November 15, 2014

Ebola, physicians and immunity

Now that we're bringing another physician with Ebola to the US for treatment, the tally of "the cured" is rising. There are now two doctors and three nurses who have survived Ebola in the United States. (I'm not counting the cameraman, since this post is about medical professionals.) Demons willing, the new doctor will also be cured, raising the number of medical staff cured in the US to six.

It is said that these doctors and nurses are now immune to Ebola. No one can truly know, of course. In the fullness of time, we will learn if anyone can be infected with Ebola twice. But so far it hasn't happened in any Ebola outbreak. The cured sure seem to be immune. 

This begs a question. If these three doctors return to Ebola-affected countries in the future, must they wear protective gear? The same goes for the three nurses. Will they be able to help Ebola patients without having to worry about contracting the virus themselves? Have these medical workers become, in effect, Super Medical Staff?

A crazy idea, perhaps. And once you open this door, an even crazier notion comes to mind. Is it possible that some medical professionals will purposely allow themselves to contract Ebola in the US, under controlled conditions in a hospital that can provide effective medical treatment? After all, we seem to be able to cure Ebola as long as the patient is treated soon after becoming infected.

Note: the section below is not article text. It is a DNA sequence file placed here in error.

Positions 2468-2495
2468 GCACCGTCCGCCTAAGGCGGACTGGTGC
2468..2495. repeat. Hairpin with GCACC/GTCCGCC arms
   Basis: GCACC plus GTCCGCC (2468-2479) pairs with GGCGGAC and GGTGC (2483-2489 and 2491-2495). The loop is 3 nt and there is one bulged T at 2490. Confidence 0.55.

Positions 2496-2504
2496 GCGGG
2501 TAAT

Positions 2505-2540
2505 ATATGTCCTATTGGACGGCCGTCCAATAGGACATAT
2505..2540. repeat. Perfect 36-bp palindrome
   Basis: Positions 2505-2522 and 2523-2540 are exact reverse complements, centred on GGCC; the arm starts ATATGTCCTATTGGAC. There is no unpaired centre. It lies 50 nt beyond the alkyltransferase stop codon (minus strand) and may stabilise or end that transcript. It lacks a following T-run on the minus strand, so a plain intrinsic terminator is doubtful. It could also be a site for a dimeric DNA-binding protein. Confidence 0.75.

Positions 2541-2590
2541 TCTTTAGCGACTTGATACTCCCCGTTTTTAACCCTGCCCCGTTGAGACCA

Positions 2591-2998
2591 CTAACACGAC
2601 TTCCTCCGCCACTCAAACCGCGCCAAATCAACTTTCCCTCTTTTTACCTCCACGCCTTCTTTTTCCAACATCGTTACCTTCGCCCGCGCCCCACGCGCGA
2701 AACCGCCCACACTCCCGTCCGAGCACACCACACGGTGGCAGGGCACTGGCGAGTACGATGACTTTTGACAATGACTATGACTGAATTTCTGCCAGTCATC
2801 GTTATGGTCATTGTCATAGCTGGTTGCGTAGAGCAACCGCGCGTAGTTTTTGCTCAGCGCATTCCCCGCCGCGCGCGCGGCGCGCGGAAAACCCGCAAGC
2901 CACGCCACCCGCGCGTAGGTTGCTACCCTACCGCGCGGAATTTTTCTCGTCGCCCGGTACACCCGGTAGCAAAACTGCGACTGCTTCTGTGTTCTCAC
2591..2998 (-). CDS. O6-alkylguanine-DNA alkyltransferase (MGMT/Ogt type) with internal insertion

As for the risk, there will always be altruists who are willing to suffer if they believe it will help others. So this is not totally out of the realm of possibility -- though it's doubtful because of liability issues. Still, a legal document signed beforehand could address such concerns. So who knows?

Surely I'm not the first to have these thoughts. But I haven't read anything about doctors with immunity, nor have I seen the issue discussed on TV, so I thought I'd throw it out there. Consider it thrown.

2 comments:

Artichoke Annie said...

Washington Post reports they are now two US deaths due to Ebola.

"Salia becomes only the second person to die of Ebola in the United States. The first, Thomas Eric Duncan, died at a Dallas hospital after contracting the virus in Liberia and then flying to the United States."

writenow said...

I just read about this. They say he was very sick when he arrived. I wonder why they waited to long to bring him here? Poor guy. He sounded like a great person. May he rest peacefully in the ground.